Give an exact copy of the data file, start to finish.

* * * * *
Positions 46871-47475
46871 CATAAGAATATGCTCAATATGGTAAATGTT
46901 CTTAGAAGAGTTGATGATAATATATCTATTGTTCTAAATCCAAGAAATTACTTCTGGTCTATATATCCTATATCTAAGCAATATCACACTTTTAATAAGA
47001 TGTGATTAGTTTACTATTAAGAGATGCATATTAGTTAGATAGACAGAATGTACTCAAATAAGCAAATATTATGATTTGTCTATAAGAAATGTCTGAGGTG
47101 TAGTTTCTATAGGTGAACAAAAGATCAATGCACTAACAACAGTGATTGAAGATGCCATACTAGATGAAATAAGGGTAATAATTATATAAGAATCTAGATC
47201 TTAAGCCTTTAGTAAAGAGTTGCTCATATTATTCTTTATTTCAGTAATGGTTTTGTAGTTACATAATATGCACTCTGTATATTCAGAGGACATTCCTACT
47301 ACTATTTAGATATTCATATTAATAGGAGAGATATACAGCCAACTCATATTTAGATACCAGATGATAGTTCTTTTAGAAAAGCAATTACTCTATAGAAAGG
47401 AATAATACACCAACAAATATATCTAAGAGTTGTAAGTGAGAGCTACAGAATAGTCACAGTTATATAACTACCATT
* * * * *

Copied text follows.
Positions 46871-47475
46871 CATAAGAATATGCTCAATATGGTAAATGTT
46901 CTTAGAAGAGTTGATGATAATATATCTATTGTTCTAAATCCAAGAAATTACTTCTGGTCTATATATCCTATATCTAAGCAATATCACACTTTTAATAAGA
47001 TGTGATTAGTTTACTATTAAGAGATGCATATTAGTTAGATAGACAGAATGTACTCAAATAAGCAAATATTATGATTTGTCTATAAGAAATGTCTGAGGTG
47101 TAGTTTCTATAGGTGAACAAAAGATCAATGCACTAACAACAGTGATTGAAGATGCCATACTAGATGAAATAAGGGTAATAATTATATAAGAATCTAGATC
47201 TTAAGCCTTTAGTAAAGAGTTGCTCATATTATTCTTTATTTCAGTAATGGTTTTGTAGTTACATAATATGCACTCTGTATATTCAGAGGACATTCCTACT
47301 ACTATTTAGATATTCATATTAATAGGAGAGATATACAGCCAACTCATATTTAGATACCAGATGATAGTTCTTTTAGAAAAGCAATTACTCTATAGAAAGG
47401 AATAATACACCAACAAATATATCTAAGAGTTGTAAGTGAGAGCTACAGAATAGTCACAGTTATATAACTACCATT